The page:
The scorecard rated delegates based on their votes on legislation and their stances on issues the Chamber deemed important to the business community. Factors that affected the scores include: bill sponsorship, speaking for or against bills and committee votes.
The Chamber gave Jasperse a C and Meadows an A for the decisions they made in the 2011 legislative session. Jasperse scored a C; his votes matched the preferences of the Chamber 71 percent of the time. Meadows voted with the Chamber 90 percent of the time.
This is the first year the Chamber has included letter grades in the report. The grades ranged from A to U (for unsatisfactory).
Topics this year varied from health care, the Hope scholarship and employment to Sunday alcohol sales.
Jasperse said his score was a reflection of missing four votes due to illness or only voting once on a bill. He explained that he backed the Chamber on House Bills 47, 167, 292, and 232, which he did not vote on.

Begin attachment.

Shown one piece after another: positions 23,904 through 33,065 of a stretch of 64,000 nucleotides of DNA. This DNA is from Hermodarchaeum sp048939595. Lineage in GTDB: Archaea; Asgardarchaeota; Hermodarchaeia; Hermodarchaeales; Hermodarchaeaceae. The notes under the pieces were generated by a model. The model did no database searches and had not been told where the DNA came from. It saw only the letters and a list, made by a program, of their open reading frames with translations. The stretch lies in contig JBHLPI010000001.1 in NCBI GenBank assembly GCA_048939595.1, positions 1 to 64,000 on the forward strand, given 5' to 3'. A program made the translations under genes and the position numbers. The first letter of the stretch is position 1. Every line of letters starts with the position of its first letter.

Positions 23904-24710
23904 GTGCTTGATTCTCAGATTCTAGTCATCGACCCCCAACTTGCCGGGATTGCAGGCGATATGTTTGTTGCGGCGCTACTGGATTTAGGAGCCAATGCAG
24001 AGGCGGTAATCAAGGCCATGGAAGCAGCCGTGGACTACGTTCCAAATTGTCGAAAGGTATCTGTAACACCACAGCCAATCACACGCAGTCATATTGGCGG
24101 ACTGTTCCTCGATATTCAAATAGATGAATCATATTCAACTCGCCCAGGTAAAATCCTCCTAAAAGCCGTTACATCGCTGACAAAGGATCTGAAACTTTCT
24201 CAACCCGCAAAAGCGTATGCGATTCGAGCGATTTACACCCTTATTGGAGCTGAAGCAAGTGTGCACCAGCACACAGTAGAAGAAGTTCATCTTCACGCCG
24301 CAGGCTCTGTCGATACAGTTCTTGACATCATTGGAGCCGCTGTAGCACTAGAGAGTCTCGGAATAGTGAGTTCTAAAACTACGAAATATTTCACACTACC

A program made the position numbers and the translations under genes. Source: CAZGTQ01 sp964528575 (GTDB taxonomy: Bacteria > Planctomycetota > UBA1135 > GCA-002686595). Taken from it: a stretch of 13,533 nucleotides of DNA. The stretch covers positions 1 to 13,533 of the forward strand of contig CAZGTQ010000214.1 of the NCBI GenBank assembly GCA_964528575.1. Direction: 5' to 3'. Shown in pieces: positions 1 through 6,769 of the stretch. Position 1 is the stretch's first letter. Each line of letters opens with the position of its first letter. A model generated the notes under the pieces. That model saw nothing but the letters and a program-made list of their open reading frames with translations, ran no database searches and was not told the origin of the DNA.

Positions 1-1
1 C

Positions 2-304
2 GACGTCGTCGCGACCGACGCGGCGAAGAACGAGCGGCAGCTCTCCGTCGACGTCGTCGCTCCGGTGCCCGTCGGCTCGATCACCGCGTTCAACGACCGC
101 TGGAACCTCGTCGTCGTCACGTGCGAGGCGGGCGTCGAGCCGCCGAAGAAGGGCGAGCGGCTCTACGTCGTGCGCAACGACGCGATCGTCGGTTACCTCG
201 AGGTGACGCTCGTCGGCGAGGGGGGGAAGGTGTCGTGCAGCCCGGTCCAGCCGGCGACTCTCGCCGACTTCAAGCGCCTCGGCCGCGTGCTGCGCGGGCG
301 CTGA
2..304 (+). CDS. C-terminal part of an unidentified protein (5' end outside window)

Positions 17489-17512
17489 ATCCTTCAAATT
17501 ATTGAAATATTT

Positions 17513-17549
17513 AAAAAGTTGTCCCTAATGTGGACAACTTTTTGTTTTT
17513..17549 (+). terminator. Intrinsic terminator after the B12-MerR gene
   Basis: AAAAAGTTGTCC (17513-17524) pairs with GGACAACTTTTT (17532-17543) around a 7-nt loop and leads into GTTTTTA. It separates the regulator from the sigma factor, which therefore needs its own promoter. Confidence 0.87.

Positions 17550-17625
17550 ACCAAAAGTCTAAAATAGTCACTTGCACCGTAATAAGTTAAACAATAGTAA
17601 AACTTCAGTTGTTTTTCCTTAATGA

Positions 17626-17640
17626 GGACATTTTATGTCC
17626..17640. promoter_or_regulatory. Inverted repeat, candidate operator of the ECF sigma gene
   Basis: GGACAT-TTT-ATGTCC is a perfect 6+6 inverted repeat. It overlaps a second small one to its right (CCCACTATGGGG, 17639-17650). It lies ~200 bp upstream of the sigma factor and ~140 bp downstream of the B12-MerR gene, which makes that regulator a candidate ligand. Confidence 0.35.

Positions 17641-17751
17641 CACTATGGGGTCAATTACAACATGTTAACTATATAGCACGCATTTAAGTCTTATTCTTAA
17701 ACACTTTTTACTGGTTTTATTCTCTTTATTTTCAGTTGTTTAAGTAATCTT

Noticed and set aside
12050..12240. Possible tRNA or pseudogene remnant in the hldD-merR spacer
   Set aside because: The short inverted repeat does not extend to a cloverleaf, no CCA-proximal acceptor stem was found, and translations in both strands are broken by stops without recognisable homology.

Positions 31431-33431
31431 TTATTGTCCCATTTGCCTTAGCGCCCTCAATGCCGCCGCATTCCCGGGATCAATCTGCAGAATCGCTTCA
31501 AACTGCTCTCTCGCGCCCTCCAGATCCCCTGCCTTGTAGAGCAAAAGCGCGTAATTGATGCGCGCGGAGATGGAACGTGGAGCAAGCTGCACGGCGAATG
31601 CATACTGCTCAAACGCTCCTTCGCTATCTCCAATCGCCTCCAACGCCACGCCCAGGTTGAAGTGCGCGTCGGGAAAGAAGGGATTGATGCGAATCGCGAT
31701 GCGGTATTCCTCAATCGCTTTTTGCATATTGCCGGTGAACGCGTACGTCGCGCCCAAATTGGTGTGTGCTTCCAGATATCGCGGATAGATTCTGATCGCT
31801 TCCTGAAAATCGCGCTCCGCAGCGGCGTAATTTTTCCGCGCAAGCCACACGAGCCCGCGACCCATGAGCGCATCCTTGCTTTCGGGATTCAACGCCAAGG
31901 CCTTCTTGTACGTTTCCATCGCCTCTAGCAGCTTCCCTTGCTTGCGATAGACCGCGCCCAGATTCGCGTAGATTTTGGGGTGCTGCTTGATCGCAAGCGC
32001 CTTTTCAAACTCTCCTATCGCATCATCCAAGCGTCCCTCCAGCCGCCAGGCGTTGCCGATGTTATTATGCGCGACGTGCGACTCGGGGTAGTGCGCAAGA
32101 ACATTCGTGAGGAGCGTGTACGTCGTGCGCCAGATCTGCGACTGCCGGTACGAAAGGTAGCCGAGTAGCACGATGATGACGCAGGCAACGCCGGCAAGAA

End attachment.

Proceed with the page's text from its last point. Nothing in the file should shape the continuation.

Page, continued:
He said he disagreed with the Chamber’s preferences on Senate Bills 17 and 10.
According to the Chamber website, SB 17 propose the creation of a special advisory commission to review proposed and existing health insurance mandates, and make recommendations on existing mandates by the end of 2012.
“We’ve got plenty of commissions, that’s our job … I cannot see a reason to have another one (commission),” said Jasperse.
On Sunday sales of alcohol (SB 10), Jasperse voted against the Chamber on legislation that supports the purchasing of sale and alcohol on Sunday. Jasperse said his choice to vote against Sunday alcohol was based on public opinion.
Meadows missed one vote but backed the Chamber’s agenda on every issue except HB 167, which was opposed by the Chamber.
Meadows said the bill would let small private companies pool their medical insurance plans to help Georgians buy health insurance and cut premium costs.
“It (HB 167) would put third party insurers under the same page and they would have to pay in a timely manner,” said Meadows.
According to the Chamber, the bill would erode “current employer protections under the federal Employee Retirement Income Security Act (ERISA)” by changing Georgia’s prompt payment law.
Unsatisfactory ratings (U) went to state Reps. Barbara Massey Reece, D-Menlo, and Rick Crawford, D-Cedartown.
For more information about these bills and the Chamber’s scorecard, visit www.gachamber.com.